I continued to express my interest in the spirit, not only from a flavor and sensory standpoint, but from an orientation of craft as well.
Being a cook whose focus is barbecue; simplicity and fire have become two indoctrinated principles of what I do. I have travelled the United States meeting different barbecue chefs, understanding their craft and culture so that I could gain a better understanding in an effort to refine my own culinary skills. I may have devoured my weight in brisket and pork ribs by now. I mean, you could very well throw my greasy keister on the grill.
After learning more from Michael about the producers and the physical process of making mezcal, derived from agave, fire, and water, I began to notice some fascinating parallels between mine and their craft. Welcome to the culinary twilight zone.
I was at a certain point in my life where I was hungry to adventure, to be lost, and to discover something that could not be explained, but had to be experienced. Something wild, primitive, complex, and very much misunderstood and undiscovered, was calling me 2,000 miles away. Michael knew it and he helped steer me there.
I landed in Oaxaca City at the beginning of Dia de los Muertos, October 2019. I had been to Oaxaca before, but this was a whole new ball game. Sights, sounds, smells, energy, everything was elevated, reawakened, and seemed revitalized. The irony being that this week of celebration surrounds death. The Western, or at least Anglo, perspective of death is grim; eat, sleep, shit, pay taxes, die, and ashes; a discounted urn if you’re lucky. But in Oaxaca, the departed are celebrated, not so much mourned, but continually lived with in spirit. I’m not saying I danced and partied with some ancestors, but if there was ever a time and place in this world to live with them, this is it. It was refreshing to see tears, joy, and celebration in the face of death; something I had learned to be so decaying and absolute. It was real, and resonated within me, especially during a time when I had just lost my grandfather. I also found myself in a few situations where I had moments of clarity, of being totally present, all while experiencing my own sort of personal ego death.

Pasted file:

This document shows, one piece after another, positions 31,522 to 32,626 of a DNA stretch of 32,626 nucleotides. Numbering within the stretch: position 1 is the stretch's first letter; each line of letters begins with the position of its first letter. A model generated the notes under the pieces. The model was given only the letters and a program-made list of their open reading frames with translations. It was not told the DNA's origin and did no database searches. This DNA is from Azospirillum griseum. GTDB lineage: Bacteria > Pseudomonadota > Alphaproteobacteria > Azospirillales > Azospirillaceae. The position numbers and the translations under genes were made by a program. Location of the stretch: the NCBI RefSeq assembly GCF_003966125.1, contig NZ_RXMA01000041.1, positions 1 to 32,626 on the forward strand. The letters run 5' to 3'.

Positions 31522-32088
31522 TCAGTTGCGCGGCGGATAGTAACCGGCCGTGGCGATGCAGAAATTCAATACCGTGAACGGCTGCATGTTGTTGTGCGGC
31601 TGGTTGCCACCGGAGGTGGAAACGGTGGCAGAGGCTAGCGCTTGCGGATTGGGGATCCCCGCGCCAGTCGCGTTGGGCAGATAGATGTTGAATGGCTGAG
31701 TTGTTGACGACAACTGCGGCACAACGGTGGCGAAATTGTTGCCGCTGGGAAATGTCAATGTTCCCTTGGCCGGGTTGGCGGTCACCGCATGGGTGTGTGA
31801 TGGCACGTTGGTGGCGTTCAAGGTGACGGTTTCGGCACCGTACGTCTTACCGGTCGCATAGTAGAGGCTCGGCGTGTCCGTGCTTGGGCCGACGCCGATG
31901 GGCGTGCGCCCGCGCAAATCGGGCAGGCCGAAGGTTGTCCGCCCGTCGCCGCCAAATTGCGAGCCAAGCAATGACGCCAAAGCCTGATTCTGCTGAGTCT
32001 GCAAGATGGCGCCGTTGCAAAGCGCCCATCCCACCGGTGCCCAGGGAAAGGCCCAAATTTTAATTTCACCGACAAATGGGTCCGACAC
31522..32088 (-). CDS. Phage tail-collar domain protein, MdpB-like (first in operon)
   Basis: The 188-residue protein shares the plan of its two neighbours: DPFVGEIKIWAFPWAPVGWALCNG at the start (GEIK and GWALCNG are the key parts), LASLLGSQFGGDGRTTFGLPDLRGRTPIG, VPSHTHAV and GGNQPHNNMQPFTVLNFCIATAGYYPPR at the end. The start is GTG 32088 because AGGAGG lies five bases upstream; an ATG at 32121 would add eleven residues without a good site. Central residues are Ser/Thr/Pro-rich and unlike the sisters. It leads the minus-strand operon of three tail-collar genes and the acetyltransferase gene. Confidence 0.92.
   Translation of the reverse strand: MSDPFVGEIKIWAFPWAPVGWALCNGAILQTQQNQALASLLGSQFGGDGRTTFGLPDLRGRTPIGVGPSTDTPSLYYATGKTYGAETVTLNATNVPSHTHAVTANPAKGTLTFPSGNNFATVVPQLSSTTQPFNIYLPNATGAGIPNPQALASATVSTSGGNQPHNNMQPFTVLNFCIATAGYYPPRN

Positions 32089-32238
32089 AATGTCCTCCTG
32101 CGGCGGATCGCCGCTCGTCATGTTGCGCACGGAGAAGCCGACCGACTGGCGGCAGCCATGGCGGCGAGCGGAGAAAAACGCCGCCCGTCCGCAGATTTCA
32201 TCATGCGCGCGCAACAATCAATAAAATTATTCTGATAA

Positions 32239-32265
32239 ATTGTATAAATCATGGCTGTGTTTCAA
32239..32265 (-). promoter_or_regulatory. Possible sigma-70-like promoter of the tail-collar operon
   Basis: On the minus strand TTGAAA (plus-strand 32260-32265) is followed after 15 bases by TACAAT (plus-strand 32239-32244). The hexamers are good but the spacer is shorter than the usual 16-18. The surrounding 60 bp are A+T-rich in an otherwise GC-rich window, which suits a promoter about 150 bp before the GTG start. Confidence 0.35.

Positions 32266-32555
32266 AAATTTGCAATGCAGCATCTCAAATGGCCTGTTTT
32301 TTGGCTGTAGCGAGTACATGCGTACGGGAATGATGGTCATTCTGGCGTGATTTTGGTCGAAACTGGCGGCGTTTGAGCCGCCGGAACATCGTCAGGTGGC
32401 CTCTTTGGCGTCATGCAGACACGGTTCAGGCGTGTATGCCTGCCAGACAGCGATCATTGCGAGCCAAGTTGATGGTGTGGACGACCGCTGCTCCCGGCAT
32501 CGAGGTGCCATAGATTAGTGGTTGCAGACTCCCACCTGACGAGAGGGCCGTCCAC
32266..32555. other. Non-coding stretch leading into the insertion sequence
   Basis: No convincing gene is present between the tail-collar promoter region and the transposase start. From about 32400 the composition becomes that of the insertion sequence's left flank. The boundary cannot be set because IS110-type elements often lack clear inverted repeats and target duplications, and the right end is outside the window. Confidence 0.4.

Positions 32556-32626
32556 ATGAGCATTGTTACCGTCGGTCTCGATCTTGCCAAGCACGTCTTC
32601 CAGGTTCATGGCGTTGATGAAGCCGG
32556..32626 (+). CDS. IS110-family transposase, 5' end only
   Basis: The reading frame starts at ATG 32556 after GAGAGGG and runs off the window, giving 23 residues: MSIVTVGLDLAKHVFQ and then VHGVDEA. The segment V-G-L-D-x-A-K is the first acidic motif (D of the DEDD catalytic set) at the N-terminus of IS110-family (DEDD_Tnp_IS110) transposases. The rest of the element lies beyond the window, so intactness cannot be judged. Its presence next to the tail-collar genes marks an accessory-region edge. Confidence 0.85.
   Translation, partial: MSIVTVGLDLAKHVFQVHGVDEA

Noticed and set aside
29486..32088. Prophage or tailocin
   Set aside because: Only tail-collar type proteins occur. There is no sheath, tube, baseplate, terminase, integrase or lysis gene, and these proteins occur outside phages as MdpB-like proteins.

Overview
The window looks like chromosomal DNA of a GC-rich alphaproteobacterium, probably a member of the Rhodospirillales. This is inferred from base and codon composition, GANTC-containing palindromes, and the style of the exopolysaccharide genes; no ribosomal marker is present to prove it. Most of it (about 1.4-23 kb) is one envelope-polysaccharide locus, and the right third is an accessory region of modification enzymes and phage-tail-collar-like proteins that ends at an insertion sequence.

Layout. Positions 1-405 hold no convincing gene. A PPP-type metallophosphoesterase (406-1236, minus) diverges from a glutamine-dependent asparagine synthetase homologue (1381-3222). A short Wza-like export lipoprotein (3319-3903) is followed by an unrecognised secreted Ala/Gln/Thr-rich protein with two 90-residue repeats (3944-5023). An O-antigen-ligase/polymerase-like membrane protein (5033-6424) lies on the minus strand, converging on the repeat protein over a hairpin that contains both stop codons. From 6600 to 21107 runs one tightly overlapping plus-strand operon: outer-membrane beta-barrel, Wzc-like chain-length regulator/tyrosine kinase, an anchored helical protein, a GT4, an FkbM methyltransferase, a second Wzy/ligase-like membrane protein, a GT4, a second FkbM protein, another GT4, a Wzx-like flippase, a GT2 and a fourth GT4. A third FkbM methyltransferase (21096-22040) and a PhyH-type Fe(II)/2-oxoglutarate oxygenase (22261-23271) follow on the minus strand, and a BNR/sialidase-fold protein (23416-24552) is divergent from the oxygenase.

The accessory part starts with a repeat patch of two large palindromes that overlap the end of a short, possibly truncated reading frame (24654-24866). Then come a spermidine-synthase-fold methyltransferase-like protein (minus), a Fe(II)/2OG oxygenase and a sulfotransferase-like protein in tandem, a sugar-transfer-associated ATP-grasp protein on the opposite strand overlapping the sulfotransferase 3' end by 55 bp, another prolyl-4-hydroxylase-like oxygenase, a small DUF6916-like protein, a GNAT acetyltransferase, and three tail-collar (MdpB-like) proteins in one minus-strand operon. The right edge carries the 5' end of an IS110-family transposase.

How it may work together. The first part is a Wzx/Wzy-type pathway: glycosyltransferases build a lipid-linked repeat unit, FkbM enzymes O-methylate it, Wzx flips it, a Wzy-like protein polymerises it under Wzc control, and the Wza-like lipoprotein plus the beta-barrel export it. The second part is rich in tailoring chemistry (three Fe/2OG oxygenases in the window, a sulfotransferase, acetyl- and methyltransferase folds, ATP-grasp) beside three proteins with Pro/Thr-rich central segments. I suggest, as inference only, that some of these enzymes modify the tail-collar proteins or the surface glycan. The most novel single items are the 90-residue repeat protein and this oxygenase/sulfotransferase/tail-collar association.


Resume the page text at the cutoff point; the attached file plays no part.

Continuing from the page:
I had crossed the Mexican border, into the mountains, on a journey to better understand the enigmatic and wild spirit of mezcal, but had also encountered a critical turning point in my life, a molting, similar to that of the snake, shedding the old, wearing the new, refreshed. There we go with the existentialism again. But it was true.
I was very lucky to be hosted in Oaxaca City by Gabe Bonfanti, Del Maguey’s Head of Sustainability and Misty Kalkofen, Del Maguey’s Madrina. They let me crash with them at their home, took me to a number of mercados, fiestas, panaderias, restaurantes, tiendas, and natural landmarks. They even helped set up an altar for my grandfather, a very common tradition during Dia de los Muertos, set with marigolds, bread, fruit, candles, and mezcal. I will never forget it. Even now, I can still feel him there, at that moment. I can’t thank Gabe and Misty enough for their hospitality; we shared some great experiences, and some great mezcal. Stigibeu!
Although my three years of studying Spanish in high school and seven years of filthy kitchen Spanish got me this far, my flaws were exposed deep in Mexico. Not quite as polished as I would have liked it to be. I fared well at markets and restaurants, but definitely was not ready to share a polite and concise conversation with any abuela, explaining why I didn’t have a wife yet. Aye, mijo.
Nonetheless, the plan was set. I was to spend four weeks in San Luis Del Rio, making artisanal mezcal and live with the family of Paciano Cruz Nolasco, an original Del Maguey producer for 25 years and the architect behind Vida Mezcal. I will be working with his son Marcos Cruz in his Palenque, which he had built himself. Formal language or not, I felt prepared. Everything was where it needed to be and I was ready to go. Vámonos muchachos!